Complete the Refinance
Refinancing can take months if the paperwork and approval process drags, but most refinances are complete in less than a month. Work closely with your bank to ensure you’re on top of all paperwork and have given the underwriters and officers everything they need to successfully approve your loan.
The housing market is always fluctuating, but regardless of the overall market, you can always work to find a great deal on mortgage rates and terms. Here’s how to find the best home mortgage.
Determine Your Needs
Before contacting any bank, you need to start with your own needs and a bit of research. Presumably you’re buying a home, but what kind of home? How long are you going to stay in that home? How much money do you have available for a down payment?
Your situation has more to do with the best home mortgage for you than any special offers a bank might be offering.
- If you’re only staying in a home for a few years, a variable rate mortgage will help keep your payments low, provided you’re out or refinanced before interest rates rise.
- A fixed term loan of thirty or fifteen years is the most traditional mortgage, and it works well for most buyers as payments are set for life.
- Variations on the fixed and variable loans are programs that offer two loans – one for 80% of the mortgage and one for 20% to cover what should be a down payment. The more money you have to put down the better your options.
- Interest Only Loans are fine if you’re planning on refinancing or leaving in a year or two, but they aren’t for the average buyer.
Clean Up Your Act
Clean up your credit report and organize your paperwork before contacting any lender. Your credit needs to shine to get the best home mortgage. You’ll almost most likely need your last two tax returns and supporting documents as well as bank statements. To qualify for many loans, you’ll also need to have money in the bank ready to pay for closing costs and a down payment. Once you’re ready with money in your account, your paperwork on hand, and a squeaky clean credit report, you can start your search.
Find the Best Home Mortgage
Don’t be fooled into thinking that the best terms will come from a bidding or well advertised website. It may be that a website does have the best terms, but it is also possible your neighborhood bank has favorable terms as well. Without applying for any loans, simply look around for the mortgages being offered in your area.
Get online and look at as many websites as you can stand, and stroll into your own bank or others in your neighborhood to see if they are offering something more favorable. The best home mortgage will have:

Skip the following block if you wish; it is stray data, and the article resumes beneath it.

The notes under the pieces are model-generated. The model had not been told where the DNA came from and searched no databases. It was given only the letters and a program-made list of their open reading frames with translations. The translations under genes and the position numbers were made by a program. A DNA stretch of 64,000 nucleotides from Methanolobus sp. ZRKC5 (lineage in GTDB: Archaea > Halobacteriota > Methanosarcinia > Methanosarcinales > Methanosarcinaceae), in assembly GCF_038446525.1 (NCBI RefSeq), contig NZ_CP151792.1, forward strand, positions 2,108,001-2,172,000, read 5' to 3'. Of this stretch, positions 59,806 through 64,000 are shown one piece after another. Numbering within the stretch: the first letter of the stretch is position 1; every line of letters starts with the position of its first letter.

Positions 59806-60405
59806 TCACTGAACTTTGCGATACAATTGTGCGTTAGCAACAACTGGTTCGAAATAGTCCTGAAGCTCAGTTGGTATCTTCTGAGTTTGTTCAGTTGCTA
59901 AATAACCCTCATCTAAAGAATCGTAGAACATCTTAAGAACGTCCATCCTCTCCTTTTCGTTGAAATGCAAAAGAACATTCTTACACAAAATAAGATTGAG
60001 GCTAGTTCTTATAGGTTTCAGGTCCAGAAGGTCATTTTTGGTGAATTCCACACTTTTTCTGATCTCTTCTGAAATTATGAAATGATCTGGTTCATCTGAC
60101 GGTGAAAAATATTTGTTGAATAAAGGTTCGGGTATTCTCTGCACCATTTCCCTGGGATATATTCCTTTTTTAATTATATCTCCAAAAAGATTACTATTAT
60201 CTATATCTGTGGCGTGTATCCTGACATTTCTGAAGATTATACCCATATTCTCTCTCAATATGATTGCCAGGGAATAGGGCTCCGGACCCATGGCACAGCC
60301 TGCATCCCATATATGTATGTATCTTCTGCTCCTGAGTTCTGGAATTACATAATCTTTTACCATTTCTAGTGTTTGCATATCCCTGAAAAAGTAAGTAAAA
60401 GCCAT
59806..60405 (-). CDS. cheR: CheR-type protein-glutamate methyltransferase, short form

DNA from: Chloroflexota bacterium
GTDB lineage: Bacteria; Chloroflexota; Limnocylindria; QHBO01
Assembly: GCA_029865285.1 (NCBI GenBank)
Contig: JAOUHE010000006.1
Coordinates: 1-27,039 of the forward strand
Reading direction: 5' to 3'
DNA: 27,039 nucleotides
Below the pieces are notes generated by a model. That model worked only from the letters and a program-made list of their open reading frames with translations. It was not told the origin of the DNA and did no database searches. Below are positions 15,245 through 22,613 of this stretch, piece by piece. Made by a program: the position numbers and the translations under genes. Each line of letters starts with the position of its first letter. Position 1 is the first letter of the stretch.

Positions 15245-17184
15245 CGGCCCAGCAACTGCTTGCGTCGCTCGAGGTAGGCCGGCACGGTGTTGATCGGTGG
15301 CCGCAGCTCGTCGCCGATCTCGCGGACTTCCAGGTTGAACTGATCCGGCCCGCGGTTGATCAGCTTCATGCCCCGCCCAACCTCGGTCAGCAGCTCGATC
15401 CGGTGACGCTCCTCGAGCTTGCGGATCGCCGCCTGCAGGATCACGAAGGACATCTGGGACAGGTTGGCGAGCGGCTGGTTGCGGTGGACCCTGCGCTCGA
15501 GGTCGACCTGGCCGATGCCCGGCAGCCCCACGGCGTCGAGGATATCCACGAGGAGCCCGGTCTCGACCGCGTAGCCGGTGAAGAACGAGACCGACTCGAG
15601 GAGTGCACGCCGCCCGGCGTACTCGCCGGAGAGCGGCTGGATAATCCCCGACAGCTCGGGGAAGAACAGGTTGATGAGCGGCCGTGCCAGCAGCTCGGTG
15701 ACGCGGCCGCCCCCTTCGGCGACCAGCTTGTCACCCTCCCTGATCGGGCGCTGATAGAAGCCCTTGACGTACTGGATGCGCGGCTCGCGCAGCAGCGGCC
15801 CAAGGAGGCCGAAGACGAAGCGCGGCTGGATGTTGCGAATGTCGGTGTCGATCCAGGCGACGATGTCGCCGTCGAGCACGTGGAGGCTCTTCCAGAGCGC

- A low interest rate
- A reasonable amount of points to buy down the interest rate
- Low or possibly fixed closing costs
- A suitable down payment
- A competent professional to guide your through the application process
Act on Your Decision
Finally, when you’ve made your decision, work with a lender to apply for the loan. You can possibly apply online, but for a loan of this size, you would do best to work with someone who might know a few tricks and tips to speed up the acceptance process or help remove obstacles. Congratulations – you’ll be a home owner in no time!
A short sale, or flip, seems simple enough when you watch a television program or read of other people’s success. Flipping a home can be simple if you know what you’re doing and the real estate markets support you. But short sales can be risky at the best of times. Here’s how to do a short sale.
Find a Market
Before you even think about a home, you must first find a housing market with conditions accommodating to a short sale. Area such as California have seem home prices rise dramatically in almost all areas, especially for homes that have been updated. Rising home prices and high levels of demand are ideal for a short sale. Be sure you’ve found a neighborhood where fixing up a home will bring you profits, not be lost in the sale process if the upgrades don’t add the right balance of value to the home for the area.
Find the Right Home
Look within your selected market for a home that is in need of updating but that doesn’t have expensive necessary repairs such as roofing or foundation work. Redoing a kitchen and updating fixtures is one thing, but repairing termite and water damage is another. Find a home that seems to be behind its neighbors. By bringing that home up to date, it should make it more valuable if the entire neighborhood is increasing in value.
Find a Cheap Home Loan
When you’re doing a short sale, you’re not interested in building equity over time. You want to mortgage the house for as little as possible for the six months to a year that you’ll be holding it. California mortgage options include interest only and short-term variable rate loans ideally suited for this purpose.
Complete Home Upgrades
To maximize profits, you must complete repairs as quickly as possible without spending an arm and a leg. Find a good general contractor if you’re too busy or inexperienced to act as your own and keep the workers coming. The longer it takes to sell, the more profit is lost. Upgrade areas that are obviously in need of updating, but focus your attention on areas that make a substantial impact such as kitchens, bathrooms, flooring and the living areas.
Sell Your Home!